Consciousness of Existence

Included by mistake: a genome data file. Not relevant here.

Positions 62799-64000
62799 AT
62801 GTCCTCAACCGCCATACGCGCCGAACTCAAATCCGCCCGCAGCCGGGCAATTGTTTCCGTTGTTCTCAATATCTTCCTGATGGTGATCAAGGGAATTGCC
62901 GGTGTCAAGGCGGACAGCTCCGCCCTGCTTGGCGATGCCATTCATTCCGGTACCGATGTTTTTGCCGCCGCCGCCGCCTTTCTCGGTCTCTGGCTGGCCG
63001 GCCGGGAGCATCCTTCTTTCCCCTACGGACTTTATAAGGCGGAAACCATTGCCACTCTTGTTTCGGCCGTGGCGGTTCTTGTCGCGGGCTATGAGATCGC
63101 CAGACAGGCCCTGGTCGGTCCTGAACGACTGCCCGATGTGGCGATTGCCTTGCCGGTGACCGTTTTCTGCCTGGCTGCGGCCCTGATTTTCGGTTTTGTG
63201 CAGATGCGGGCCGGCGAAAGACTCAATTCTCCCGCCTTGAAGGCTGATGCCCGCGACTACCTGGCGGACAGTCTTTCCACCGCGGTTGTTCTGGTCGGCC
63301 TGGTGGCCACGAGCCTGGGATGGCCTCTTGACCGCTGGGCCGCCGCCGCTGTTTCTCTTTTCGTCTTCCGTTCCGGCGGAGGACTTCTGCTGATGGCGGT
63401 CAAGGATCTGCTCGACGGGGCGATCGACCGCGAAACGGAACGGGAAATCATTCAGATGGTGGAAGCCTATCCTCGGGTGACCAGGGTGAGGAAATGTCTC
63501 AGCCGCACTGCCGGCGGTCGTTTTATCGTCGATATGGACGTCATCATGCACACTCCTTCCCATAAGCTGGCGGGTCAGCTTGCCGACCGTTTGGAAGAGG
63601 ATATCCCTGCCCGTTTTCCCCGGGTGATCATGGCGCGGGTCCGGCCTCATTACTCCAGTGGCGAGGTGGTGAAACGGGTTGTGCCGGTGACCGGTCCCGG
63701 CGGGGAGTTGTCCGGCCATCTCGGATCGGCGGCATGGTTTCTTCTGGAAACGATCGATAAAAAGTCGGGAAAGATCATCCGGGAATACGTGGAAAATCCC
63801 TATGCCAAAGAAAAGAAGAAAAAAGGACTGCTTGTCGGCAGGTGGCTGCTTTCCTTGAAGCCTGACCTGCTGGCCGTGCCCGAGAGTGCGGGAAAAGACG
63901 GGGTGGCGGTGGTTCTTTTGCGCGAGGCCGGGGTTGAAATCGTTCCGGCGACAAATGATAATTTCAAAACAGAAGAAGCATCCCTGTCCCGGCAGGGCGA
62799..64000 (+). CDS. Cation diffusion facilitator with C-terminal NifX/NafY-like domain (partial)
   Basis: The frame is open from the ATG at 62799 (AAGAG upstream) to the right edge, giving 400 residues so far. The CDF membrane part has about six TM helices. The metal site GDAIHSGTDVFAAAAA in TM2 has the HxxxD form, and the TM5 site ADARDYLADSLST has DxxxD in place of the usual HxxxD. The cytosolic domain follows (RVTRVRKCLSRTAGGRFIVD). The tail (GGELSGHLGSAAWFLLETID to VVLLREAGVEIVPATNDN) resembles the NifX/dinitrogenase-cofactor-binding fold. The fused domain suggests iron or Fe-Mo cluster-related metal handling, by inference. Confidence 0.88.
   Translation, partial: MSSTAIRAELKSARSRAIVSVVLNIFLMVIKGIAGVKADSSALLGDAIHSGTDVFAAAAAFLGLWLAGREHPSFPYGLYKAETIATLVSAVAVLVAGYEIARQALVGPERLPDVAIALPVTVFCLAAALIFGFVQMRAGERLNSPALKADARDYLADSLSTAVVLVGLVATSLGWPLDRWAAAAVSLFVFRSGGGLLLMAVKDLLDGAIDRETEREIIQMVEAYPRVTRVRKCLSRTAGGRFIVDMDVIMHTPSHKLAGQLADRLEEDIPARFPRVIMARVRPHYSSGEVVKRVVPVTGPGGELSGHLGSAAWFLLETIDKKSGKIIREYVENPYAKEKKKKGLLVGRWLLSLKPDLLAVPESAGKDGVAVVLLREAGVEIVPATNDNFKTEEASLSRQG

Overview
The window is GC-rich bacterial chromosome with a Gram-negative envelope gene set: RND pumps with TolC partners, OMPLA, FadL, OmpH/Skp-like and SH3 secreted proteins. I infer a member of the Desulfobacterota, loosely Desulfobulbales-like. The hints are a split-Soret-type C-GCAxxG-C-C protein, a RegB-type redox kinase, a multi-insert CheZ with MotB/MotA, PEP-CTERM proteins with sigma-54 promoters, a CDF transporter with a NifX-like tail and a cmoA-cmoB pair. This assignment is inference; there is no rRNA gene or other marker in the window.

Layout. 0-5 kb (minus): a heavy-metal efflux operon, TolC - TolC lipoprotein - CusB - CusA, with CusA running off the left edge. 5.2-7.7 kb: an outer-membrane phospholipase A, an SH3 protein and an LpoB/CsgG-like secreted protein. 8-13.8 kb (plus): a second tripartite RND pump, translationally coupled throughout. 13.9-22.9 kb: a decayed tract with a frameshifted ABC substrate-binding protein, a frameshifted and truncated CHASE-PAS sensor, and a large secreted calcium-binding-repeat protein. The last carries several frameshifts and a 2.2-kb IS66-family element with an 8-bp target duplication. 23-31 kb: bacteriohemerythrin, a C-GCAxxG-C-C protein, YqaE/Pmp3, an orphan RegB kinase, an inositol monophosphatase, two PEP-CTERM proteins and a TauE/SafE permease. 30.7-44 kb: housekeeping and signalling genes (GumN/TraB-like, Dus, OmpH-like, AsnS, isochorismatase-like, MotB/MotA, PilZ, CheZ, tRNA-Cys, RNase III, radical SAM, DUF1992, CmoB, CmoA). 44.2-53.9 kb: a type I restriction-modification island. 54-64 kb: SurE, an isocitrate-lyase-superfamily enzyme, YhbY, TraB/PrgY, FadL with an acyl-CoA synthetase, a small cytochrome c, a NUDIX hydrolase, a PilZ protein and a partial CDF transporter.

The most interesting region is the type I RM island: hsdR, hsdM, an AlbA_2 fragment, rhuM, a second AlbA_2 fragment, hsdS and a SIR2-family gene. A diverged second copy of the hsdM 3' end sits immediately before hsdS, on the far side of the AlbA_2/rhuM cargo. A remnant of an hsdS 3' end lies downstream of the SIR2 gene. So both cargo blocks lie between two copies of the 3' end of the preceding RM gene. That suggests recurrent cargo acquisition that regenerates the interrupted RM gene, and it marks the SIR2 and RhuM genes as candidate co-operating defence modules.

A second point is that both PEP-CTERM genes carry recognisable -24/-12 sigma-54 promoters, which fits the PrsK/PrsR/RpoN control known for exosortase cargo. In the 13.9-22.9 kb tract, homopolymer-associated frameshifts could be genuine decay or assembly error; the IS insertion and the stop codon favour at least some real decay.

Consciousness of Existence